A background actor in The Rifleman helped Chuck Connors build a treehouse
This Hollywood jack-of-all-trades was also good friends with George “Goober Pyle” Lindsay.
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While the name Joe Benson may not be familiar to many classic Western fans, chances are they’ve seen his face. He appeared in more than 40 episodes of The Rifleman, usually in a background role as a townsman or barfly. In the episode “Seven,” he was one of the seven escaped prisoners. In “The Score is Even,” he played Abe Merar. He even shows up in the Perry Mason episode “The Case of the Crippled Cougar” as Deputy Wilson.
After serving in the Merchant Marines during WWII, Benson worked odd jobs while living in southern California. His carpentry skills landed him a job as a set builder in Hollywood, which in turn led to him remodeling the homes of actors he met on the studio lot. One of those actors was Chuck Connors.
Benson helped Connors build an addition onto his house and soon became friends with The Rifleman star. Benson also put his skills to work for Connors’ four sons — building a treehouse for them in the backyard.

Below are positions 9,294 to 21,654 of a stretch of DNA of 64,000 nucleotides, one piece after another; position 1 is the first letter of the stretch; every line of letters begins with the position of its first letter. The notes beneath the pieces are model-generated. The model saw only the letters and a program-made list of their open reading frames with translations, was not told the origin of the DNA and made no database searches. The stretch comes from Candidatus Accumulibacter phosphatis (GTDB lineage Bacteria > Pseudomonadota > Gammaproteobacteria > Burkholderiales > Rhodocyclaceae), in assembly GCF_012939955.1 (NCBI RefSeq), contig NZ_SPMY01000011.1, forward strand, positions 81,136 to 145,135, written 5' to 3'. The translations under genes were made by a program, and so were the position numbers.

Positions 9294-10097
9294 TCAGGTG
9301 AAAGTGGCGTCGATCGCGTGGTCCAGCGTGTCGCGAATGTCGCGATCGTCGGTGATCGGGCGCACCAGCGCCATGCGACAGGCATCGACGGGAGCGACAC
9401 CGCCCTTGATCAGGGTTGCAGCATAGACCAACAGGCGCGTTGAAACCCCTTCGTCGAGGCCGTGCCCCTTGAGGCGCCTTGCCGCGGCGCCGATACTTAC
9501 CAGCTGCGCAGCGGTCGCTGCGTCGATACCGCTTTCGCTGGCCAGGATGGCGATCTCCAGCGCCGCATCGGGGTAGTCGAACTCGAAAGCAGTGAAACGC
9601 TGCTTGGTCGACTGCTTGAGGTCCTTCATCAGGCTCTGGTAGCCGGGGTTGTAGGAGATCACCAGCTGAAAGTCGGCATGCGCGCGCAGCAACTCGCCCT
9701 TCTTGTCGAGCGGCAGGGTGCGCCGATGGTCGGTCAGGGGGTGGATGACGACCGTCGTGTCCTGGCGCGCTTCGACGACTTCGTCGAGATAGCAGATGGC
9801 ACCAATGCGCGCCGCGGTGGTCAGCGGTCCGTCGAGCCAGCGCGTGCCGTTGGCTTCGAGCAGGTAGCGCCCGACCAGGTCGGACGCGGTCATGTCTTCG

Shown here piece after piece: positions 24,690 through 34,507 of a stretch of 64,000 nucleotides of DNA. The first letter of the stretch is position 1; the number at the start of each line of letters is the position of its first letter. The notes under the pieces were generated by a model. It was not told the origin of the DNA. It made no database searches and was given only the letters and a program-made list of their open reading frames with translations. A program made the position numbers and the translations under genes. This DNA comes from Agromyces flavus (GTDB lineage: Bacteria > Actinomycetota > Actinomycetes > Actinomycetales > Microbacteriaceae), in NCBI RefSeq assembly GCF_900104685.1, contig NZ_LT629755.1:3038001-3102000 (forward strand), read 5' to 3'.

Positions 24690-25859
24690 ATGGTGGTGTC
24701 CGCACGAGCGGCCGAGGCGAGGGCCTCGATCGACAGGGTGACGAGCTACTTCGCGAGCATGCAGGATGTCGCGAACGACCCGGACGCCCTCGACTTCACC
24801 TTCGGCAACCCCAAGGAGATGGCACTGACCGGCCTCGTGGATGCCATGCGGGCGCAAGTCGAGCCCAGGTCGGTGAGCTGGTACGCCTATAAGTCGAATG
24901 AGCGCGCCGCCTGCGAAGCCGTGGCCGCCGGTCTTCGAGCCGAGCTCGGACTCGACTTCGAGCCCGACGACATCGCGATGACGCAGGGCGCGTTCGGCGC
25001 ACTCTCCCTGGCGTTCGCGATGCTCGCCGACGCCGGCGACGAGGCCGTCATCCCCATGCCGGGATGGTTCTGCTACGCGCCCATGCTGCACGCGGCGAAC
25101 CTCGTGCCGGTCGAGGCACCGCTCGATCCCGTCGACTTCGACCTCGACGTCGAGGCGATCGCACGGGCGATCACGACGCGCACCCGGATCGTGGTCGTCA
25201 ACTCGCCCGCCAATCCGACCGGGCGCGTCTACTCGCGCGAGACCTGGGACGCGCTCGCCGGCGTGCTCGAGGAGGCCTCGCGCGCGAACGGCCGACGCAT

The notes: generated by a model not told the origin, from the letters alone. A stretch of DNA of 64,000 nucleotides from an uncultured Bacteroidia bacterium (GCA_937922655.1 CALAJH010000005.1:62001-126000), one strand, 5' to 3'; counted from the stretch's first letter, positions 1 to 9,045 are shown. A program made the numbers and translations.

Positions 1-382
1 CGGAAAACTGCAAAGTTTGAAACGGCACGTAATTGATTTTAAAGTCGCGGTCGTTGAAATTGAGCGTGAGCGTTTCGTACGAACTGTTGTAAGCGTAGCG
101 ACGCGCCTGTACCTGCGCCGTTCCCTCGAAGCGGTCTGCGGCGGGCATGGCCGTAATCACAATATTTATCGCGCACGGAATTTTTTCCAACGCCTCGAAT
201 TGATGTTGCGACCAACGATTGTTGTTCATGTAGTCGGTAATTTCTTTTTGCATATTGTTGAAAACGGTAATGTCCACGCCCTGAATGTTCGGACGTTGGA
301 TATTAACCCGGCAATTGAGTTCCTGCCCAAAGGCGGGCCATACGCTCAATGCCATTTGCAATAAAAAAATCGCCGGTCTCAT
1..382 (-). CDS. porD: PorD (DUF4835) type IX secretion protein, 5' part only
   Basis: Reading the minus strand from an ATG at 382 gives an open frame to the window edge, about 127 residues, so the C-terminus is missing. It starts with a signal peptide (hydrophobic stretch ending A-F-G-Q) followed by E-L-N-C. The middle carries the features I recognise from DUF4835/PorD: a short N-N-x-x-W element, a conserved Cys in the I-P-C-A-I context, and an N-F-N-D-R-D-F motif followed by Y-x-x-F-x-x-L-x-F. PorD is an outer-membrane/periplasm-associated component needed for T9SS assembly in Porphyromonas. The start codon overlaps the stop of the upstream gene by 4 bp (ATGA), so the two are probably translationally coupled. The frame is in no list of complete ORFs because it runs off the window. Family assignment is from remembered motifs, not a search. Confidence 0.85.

Connors returned the favor. He enabled Benson’s career to move from building sets to acting on them.
It was while shooting an episode of The Rifleman (“Requiem at Mission Springs”) that Benson met another actor who would become one of his closest friends. So close, in fact, this actor gave the eulogy at Benson’s funeral. That friend was none other than George Lindsay, who would become famous for playing Goober Pyle on The Andy Griffith Show.
It was one of Lindsay’s very first professional acting jobs and Benson, who had been appearing on The Rifleman for years by that point, offered to go over the scene with the newcomer. A gracious move considering Benson played a prison guard kidnapped by Lindsay and two other escaped convicts!